Joe Lieberman left politics about ten years ago, and he was a figure of controversy especially among Democrats, as he went from Democratic standard-bearer in 2000 as vice presidential candidate to foreign policy ally for Republicans by 2004. But there’s a bit more about him than that, and truth be told, he is much like his late friend John McCain of Arizona, in that he was regarded as a “maverick” in his own party and the extent of his dissents were played up by both him and those within his party who took umbrage to these dissents.
In 1970, Lieberman, an attorney by profession, was first elected to the Connecticut Senate as a “reform Democrat”, serving for ten years. This was a springboard for higher office, and in 1980 he ran for Congress for the 3rd district. However, this was a good year for Republicans and he was defeated by Republican Lawrence DeNardis. However, this proved but a temporary setback. In 1982, Lieberman was elected attorney general, and in this position, he stressed the environment and fought for consumer protection laws.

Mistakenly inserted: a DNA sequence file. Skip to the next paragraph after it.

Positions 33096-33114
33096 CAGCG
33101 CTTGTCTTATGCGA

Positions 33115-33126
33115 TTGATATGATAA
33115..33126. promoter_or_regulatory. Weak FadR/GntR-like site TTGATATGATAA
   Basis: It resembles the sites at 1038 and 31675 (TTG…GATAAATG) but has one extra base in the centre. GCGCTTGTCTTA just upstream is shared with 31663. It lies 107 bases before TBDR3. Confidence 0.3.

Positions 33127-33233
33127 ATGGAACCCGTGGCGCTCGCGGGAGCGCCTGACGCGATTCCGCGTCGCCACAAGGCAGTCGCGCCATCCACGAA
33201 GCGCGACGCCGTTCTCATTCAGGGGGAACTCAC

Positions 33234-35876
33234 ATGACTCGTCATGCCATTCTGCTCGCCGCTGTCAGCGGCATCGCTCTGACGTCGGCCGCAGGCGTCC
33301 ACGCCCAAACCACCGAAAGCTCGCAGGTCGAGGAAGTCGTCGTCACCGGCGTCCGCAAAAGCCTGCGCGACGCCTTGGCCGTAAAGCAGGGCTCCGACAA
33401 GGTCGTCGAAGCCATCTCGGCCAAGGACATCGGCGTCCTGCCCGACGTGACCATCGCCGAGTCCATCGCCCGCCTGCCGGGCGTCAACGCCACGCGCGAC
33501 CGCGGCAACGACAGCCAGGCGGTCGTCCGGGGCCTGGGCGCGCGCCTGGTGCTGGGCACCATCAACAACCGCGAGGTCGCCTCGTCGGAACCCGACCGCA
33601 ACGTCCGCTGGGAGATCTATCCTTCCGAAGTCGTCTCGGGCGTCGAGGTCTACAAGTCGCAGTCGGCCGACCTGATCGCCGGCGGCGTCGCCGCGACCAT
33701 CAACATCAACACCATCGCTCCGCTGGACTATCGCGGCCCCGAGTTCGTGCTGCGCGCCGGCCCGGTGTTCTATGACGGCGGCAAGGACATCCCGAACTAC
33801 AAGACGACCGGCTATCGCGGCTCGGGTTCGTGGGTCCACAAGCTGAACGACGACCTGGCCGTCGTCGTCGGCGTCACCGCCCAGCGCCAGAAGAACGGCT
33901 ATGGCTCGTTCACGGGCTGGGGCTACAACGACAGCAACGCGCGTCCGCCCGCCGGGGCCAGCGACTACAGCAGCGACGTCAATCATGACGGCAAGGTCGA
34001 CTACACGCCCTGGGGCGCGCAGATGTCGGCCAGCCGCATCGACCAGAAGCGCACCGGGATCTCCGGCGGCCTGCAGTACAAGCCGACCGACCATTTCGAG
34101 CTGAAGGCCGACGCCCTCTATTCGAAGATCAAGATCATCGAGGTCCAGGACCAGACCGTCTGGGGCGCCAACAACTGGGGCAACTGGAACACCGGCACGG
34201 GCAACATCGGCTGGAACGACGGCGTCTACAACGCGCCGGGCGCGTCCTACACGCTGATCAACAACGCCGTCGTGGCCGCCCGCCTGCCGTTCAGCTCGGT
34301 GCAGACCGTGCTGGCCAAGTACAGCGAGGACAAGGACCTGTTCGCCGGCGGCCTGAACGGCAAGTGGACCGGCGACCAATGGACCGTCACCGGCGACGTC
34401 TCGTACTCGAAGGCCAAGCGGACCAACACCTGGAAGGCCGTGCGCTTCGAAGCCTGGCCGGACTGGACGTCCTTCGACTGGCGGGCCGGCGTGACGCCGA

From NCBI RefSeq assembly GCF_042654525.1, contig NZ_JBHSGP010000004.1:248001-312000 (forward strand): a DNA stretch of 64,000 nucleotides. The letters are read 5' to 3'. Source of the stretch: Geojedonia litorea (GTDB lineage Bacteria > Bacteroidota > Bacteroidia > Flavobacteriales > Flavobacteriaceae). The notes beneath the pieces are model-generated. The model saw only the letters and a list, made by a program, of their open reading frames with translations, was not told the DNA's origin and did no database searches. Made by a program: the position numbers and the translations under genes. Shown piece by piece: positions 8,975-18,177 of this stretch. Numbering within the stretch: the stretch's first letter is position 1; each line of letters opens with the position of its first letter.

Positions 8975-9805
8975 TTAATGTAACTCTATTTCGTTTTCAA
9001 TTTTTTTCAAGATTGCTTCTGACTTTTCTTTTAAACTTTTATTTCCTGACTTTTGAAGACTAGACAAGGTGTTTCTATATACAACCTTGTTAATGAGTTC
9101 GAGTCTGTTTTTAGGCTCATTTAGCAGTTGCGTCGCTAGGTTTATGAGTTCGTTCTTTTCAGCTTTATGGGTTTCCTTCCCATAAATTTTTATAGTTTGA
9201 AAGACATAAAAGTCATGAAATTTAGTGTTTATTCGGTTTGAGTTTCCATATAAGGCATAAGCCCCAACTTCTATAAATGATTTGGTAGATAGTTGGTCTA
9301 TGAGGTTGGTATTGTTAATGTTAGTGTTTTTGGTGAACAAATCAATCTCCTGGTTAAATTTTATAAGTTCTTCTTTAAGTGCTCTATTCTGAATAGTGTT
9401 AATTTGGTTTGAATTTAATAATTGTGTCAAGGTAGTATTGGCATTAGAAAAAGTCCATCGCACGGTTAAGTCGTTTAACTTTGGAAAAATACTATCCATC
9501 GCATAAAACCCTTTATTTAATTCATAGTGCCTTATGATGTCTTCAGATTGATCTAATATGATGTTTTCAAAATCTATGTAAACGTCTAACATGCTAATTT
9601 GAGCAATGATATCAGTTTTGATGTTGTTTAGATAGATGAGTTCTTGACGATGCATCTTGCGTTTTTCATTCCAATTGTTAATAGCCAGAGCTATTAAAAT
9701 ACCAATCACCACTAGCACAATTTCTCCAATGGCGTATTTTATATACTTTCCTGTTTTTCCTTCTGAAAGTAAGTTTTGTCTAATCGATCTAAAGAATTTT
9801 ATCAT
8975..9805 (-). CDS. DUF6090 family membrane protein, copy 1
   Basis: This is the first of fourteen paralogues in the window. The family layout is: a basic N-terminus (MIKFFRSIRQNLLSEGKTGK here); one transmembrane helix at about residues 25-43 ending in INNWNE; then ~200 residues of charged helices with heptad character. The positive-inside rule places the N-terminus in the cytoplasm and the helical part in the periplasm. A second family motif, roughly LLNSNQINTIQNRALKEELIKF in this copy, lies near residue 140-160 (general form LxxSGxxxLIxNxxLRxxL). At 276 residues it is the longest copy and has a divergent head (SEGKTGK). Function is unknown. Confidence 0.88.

The 1988 Election
If there was a figure in the Republican Party during the Reagan years who was a bête noire for them, it was Senator Lowell Weicker of Connecticut. Weicker had never been a conservative and had become increasingly liberal and combative over the years. He frequently opposed President Reagan’s positions on legislation, and by the end of his presidency he was more liberal than ever. In 1987, his ADA score was an 85% and in 1988 it was a 90%. This resulted in National Review endorsing Lieberman, finding him better than Weicker. William F. Buckley Jr., the publisher of the conservative magazine, was a personal friend of Lieberman’s and had first met him when the latter was a student at Yale. At the start of the campaign, Weicker had been polling ahead of Lieberman. This crossover conservative vote brought Lieberman over the top, with him prevailing by 0.7% and the state hasn’t had a Republican senator since. He proved a quick improvement from a conservative standpoint, albeit minor, scoring a 75% in 1989 and an 83% in 1990. In 1994, Lieberman won reelection with the highest margin in the state’s history for a Senate election with 67% of the vote and winning all counties.
Joe Lieberman vs. Violent Video Games